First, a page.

Turcotte took thirty minutes to cautiously move down the last fifty meters. It had taken him an hour to walk around the mountain and climb over the top, but the last part was most critical. He quietly wove his way through the pine trees clinging to the mountainside until he saw what he was searching for--a small, level spot where a prow of rock thrust out from the steep hillside.
The watcher was long gone, but to Turcotte's trained eye there was no mistaking the imprint of a tripod and other signs in the ground. The grass and pine needles had been disturbed ever so slightly. Turcotte scanned the area for other clues. In his time in the Special Forces he'd spent time on hillsides just like this, doing nothing but watching and recording what he saw, so he knew what to look for.
Whoever had been there the previous night was good. That bothered Turcotte. There were a large number of alphabet-soup organizations--CIA, DIA, NSA, ISA, to name a few--from his own government that might want to keep an eye on him and Duncan. Then there were all the foreign agencies. But what truly disturbed Turcotte was that not only didn't he have a clue who had been there, but the person might have been from an organization Turcotte didn't know about. An unknown enemy was much more dangerous than a known.
Finally he spotted something. Against the bark of a pine tree there was the smallest of imprints, just under half an inch in diameter. As if someone had pressed the tip of a weapon against the tree. Turcotte looked at it closely. The imprint was circular. In view of the care the watcher had taken, this mark seemed strange. Turcotte pondered it for a few moments, but there was nothing more he could make of it.
He looked across the gorge at Lisa's house. He had left her sleeping comfortably, the thick blanket covering her naked body. The sun was coming up over the high plains to the east. Turcotte took the direct route back to her house.
* * *
The stone face of Kon-Tiki Viracocha frowned down on the traveler. Hewn out of a solid block of andesite and weighing many tons, the Gateway of the Sun was the entrance to the center pyramid of the city of Tiahuanaco. The sun god Viracocha's presence at the top of the archway told the traveler this was a most sacred site high in the Bolivian highlands.
"This way." The guide was anxious. The site was off-limits by decree of the government, and soldiers patrolled the area frequently.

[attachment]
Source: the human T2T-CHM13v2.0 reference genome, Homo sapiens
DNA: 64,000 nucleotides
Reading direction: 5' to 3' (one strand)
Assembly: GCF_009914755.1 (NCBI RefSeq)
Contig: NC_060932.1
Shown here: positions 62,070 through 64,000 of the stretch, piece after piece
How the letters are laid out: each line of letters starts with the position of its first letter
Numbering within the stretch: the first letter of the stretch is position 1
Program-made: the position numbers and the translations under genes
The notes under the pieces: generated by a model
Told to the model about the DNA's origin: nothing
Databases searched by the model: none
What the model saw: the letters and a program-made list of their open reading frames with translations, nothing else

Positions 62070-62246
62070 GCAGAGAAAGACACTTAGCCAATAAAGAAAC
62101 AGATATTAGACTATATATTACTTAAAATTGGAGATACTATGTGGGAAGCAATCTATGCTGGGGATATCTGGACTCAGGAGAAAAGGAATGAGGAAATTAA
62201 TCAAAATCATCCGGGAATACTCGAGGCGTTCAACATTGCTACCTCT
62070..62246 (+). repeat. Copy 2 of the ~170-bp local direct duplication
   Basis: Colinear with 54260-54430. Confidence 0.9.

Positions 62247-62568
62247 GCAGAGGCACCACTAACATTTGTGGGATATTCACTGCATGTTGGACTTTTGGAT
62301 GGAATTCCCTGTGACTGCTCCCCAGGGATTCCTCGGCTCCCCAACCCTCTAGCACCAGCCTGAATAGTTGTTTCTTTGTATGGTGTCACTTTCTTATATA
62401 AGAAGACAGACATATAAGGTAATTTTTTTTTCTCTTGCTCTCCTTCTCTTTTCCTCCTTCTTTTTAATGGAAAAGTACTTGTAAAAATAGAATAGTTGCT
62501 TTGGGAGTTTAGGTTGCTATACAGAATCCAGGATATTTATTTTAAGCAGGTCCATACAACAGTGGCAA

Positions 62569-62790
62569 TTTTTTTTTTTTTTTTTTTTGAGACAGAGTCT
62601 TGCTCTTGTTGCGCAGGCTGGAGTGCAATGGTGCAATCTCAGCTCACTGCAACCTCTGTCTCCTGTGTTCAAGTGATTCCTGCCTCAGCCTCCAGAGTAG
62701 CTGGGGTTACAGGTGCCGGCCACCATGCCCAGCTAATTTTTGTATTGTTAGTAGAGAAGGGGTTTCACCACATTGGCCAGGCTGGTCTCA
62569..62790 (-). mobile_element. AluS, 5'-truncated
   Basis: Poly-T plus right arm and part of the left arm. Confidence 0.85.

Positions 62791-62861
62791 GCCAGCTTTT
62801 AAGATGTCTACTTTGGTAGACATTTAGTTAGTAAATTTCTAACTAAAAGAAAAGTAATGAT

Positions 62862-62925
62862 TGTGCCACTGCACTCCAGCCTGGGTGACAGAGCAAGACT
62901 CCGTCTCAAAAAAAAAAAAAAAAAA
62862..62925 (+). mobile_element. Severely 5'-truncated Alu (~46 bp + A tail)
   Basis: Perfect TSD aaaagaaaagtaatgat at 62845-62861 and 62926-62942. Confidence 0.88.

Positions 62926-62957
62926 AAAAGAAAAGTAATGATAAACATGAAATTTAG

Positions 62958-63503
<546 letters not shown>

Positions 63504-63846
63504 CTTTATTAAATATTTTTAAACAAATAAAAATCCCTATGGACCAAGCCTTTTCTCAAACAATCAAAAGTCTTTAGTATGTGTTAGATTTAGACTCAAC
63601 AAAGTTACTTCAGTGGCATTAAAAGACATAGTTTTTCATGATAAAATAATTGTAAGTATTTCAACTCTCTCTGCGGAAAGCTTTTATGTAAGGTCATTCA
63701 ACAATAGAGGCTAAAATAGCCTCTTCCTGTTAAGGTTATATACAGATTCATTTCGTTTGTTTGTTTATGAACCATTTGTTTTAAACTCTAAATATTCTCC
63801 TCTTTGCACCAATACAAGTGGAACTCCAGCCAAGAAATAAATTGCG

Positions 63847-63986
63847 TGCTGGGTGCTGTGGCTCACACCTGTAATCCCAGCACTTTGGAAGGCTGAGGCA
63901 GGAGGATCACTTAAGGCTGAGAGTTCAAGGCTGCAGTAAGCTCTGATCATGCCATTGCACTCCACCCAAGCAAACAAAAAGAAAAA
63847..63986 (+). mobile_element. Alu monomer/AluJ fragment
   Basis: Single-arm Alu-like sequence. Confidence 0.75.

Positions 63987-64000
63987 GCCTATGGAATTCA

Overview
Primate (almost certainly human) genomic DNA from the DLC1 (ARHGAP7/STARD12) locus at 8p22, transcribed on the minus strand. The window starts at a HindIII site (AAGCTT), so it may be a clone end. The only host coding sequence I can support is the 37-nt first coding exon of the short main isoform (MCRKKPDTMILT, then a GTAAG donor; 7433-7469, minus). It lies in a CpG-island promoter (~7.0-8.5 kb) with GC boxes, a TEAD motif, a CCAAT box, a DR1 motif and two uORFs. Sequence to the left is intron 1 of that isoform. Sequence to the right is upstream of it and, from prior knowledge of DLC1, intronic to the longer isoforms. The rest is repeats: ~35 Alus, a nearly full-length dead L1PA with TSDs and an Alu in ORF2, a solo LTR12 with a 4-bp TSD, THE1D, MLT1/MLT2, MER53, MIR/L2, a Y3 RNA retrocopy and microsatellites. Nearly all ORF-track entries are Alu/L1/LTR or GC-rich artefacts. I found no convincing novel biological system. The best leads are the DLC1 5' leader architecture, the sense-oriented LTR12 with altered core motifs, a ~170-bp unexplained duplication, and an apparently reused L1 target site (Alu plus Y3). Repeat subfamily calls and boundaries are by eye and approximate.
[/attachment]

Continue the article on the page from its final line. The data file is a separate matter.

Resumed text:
The Russian who followed the guide through the gate was a huge man, almost seven feet tall and wide as a bear. Even his bulk, though, was dwarfed by the ruins he walked through. They approached the Pyramid of the Sun, a massive earth-and-stone mound over three hundred feet high. At the very top of the pyramid, a stone altar had been placed millennia before. On its flat surface thousands, if not hundreds of thousands, of people--prisoners, criminals, volunteers, the unlucky chosen ones--had had their still-beating hearts ripped out of their chests, the bodies thrown down the steeply stepped side.
The Russian was known by only one name--Yakov. Whether it was his first or last name didn't matter. Nor did it matter whether it was his given name. He had been operating in the gray covert world for all of his adult life, and that was all he knew.
Yakov cared little for the outside of the pyramid. His research had led him here and he knew what he wanted to see. The guide was clambering over a pile of broken rocks at the base of the pyramid, searching.
"Here!" The man pointed down.
Yakov joined him and looked. There was a black hole between two large rocks. It would be a tight fit. The guide held his hand out and Yakov tossed him a wad of local currency held together with a rubber band. The guide was gone.
Yakov paused before pushing himself into the dark hole. He took several deep breaths, his lungs laboring in the thin 13,000-foot atmosphere. He looked around, taking in the sight of Tiahuanaco as it caught the first light of morning. One of the two great ancient cities of the New World, Tiahuanaco was much less well known than the other, Teotihuacan, outside Mexico City. That could easily be explained by Tiahuanaco's remote location high in the Andes Mountains. Just getting there required an arduous journey from La Paz, the capital of Bolivia. But there was also a very negative policy enforced by the Bolivian government toward visitors desiring to see the ruins. Getting a travel permit to come to Tiahuanaco was almost impossible. Yakov had bypassed that requirement by ignoring it. He was well-versed in the techniques of entering countries illegally and moving about in the black world.
Both New World cities, because of their greatness, their pyramids, their sudden appearance at the time of the waning of the Egyptian Empire, had raised speculation that they were founded by remnants of that civilization. Now, with the awareness that there really had been an Atlantis, destroyed by the Airlia, the speculation had shifted that perhaps these Central and South American cities--along with the Egyptian, the Chinese, all the Old World civilizations--had been founded by those fleeing that disaster; this, the diffusionest theory of the rise of civilization, claimed that the various civilizations around the world had arisen at the same time because they were founded by people from an earlier, single civilization.
Yakov thought the diffusionest theory was likely, and he also felt there was much more to history than the books recorded. He was a member of Section IV, a branch of the Minister of Interior, sister to the KGB. More a bastard stepchild. Section IV had been formed by the Soviet Union to investigate UFOs and the paranormal. As the years had gone by, after various discoveries, the Soviets had little doubt that Earth had been visited by aliens at some time in the past, although the exact extent of alien involvement in human affairs had been unknown up until the cover being blown off of America's Area 51 just several weeks before and the information received from the guardian computer.